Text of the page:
A thorough search of any average home and you’re sure to find a host of coins hidden under sofa cushions, behind furniture or tucked away for “safekeeping” and forgotten about.
You can imagine the surprise when a piano’s new owners decided to retune it only to find a collection of gold sovereign coins stashed inside.
The discovery was made just before Christmas but the coins have since been deposited at Ludlow Museum Resource Centre before an inquest in Shrewsbury heard that the oldest coin within the group was made in 1847, and the youngest in 1915.
The collection consists of an undisclosed number of full and half sovereigns and experts believe the coins may have been “deliberately hidden” and could yield a “life-changing” sum of money, with a full sovereign worth at least £220.
This inquest has brought the discovery back into the public eye and will decide whether the discovery can be declared treasure or if its owner or their heirs cannot be traced then the coins are to be declared the property of the Crown.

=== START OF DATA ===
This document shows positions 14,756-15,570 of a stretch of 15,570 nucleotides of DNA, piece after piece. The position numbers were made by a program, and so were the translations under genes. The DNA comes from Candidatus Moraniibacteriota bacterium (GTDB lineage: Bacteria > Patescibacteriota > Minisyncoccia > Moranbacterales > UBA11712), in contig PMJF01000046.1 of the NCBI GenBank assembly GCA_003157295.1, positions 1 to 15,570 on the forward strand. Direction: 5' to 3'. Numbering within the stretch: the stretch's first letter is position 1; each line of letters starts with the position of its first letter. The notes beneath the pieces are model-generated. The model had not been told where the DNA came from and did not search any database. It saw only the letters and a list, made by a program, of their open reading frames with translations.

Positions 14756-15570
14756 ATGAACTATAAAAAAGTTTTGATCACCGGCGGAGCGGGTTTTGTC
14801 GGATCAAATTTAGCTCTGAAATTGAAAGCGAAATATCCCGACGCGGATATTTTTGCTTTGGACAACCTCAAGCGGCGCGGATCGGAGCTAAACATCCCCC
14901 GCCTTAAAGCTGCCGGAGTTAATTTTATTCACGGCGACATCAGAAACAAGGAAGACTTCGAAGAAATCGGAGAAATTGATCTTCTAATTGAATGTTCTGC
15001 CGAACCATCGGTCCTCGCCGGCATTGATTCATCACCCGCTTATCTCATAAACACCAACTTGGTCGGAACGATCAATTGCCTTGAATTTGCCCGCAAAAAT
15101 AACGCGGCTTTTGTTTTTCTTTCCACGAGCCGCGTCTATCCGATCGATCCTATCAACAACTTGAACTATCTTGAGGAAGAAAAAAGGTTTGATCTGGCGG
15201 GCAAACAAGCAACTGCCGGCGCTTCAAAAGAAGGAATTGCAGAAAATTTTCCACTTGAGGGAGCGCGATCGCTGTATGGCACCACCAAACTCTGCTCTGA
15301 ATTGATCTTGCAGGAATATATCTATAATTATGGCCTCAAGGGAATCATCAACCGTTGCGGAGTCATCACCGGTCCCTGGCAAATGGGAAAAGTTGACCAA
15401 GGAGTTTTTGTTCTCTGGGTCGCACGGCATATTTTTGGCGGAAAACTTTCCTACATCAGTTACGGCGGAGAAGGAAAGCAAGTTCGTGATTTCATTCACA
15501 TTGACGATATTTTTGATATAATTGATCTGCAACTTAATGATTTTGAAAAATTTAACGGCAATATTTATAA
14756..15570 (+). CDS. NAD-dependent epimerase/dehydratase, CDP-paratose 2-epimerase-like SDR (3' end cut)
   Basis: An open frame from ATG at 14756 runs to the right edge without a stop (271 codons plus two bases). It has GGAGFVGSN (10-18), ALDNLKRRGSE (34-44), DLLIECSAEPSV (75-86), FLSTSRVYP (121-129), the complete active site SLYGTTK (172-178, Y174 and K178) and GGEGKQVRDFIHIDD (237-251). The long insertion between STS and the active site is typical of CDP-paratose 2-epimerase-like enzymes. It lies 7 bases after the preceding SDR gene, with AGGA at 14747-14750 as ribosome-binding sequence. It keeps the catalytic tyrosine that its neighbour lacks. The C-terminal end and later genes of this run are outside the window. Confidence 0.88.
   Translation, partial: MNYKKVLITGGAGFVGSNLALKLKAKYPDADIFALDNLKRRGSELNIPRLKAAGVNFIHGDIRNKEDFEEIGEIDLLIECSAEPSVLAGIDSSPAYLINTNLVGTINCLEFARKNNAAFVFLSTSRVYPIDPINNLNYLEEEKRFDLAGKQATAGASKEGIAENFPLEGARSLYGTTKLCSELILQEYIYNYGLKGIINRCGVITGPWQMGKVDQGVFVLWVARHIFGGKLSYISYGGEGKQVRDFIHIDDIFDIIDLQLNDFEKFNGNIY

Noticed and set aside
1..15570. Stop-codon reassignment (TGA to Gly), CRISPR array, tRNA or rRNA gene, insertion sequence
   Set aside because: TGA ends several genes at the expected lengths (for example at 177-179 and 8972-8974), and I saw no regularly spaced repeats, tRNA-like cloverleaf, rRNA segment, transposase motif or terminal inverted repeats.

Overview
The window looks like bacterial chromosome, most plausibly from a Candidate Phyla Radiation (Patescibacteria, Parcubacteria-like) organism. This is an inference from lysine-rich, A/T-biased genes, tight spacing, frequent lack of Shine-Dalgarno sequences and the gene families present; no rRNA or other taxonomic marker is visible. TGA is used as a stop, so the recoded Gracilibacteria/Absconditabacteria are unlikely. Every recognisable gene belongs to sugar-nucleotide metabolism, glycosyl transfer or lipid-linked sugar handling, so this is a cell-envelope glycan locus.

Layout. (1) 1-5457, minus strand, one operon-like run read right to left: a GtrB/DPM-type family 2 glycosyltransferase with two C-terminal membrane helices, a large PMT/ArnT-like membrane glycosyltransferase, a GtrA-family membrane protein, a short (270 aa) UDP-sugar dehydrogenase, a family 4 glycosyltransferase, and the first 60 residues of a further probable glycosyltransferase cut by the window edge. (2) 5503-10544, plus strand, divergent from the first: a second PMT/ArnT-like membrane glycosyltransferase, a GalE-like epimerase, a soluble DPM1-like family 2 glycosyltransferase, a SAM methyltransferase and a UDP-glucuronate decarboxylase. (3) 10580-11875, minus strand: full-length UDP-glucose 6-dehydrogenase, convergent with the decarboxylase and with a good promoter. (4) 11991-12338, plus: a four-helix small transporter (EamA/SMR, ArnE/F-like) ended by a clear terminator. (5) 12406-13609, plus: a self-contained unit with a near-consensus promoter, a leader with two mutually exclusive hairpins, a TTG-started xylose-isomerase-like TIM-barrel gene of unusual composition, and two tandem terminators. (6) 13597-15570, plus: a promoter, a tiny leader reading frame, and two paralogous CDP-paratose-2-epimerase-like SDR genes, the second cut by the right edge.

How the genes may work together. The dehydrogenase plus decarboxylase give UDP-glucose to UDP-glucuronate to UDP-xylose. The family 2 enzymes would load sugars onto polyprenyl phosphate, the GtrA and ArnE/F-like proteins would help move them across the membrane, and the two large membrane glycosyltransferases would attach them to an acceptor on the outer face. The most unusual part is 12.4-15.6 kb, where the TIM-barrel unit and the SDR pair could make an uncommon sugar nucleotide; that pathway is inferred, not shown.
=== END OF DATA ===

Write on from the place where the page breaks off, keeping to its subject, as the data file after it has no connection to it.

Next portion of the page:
Shrewsbury Coroner’s Court heard senior coroner John Ellery recounts how the piano, made by Broadwood & Sons of London, was initially sold to Messrs Beavan and Mothersole of Saffron Walden, Essex, in 1906.
But its ownership from then until 1983 – when it was purchased by a family in the area who later moved to Shropshire – is unknown and the coroner is now deferring the conclusion of the inquest while they seek information about its whereabouts between 1906 and 1983.
The objects will qualify as treasure and be the property of the Crown if the coroner finds they have been hidden with the intent of future recovery.
However, if the original owner or their heirs can establish their title to the find, the Crown’s claim will be void.
The inquest will resume and conclude on 20 April.